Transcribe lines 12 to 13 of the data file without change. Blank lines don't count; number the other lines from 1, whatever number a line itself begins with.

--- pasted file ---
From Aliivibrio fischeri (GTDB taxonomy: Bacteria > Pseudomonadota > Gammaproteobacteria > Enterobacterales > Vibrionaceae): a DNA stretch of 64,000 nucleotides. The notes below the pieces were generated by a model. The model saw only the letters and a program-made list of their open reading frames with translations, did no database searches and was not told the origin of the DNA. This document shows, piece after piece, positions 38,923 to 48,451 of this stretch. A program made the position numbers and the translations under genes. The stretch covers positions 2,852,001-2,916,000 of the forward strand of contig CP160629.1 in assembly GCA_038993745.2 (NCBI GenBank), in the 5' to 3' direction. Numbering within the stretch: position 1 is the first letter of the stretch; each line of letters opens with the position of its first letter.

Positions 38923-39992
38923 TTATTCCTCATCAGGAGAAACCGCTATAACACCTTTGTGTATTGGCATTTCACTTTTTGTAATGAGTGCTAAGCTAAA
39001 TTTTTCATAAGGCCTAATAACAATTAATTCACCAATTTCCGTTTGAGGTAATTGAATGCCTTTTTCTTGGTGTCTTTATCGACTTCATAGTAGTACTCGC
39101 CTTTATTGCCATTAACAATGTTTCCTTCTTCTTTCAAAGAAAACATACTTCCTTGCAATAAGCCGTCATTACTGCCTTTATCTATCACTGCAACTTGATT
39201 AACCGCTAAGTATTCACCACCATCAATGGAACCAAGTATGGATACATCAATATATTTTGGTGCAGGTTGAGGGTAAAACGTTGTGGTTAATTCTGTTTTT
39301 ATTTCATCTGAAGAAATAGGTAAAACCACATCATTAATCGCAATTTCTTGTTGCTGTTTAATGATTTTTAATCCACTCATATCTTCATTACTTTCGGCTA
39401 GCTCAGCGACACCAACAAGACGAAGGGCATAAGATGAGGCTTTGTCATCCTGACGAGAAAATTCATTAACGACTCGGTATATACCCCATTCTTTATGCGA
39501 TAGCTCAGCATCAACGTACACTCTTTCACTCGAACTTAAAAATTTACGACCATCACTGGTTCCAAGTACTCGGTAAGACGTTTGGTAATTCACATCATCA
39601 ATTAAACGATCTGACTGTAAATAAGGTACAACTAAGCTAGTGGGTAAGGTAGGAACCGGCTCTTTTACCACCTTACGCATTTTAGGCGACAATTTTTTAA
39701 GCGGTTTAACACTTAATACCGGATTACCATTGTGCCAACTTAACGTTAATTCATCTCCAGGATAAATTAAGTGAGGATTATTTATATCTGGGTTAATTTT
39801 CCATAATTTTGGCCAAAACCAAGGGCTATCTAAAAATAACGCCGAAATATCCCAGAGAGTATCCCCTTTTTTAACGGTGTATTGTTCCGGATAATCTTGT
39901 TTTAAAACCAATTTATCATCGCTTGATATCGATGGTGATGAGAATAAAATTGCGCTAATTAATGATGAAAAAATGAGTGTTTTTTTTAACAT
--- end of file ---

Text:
39801 CCATAATTTTGGCCAAAACCAAGGGCTATCTAAAAATAACGCCGAAATATCCCAGAGAGTATCCCCTTTTTTAACGGTGTATTGTTCCGGATAATCTTGT
39901 TTTAAAACCAATTTATCATCGCTTGATATCGATGGTGATGAGAATAAAATTGCGCTAATTAATGATGAAAAAATGAGTGTTTTTTTTAACAT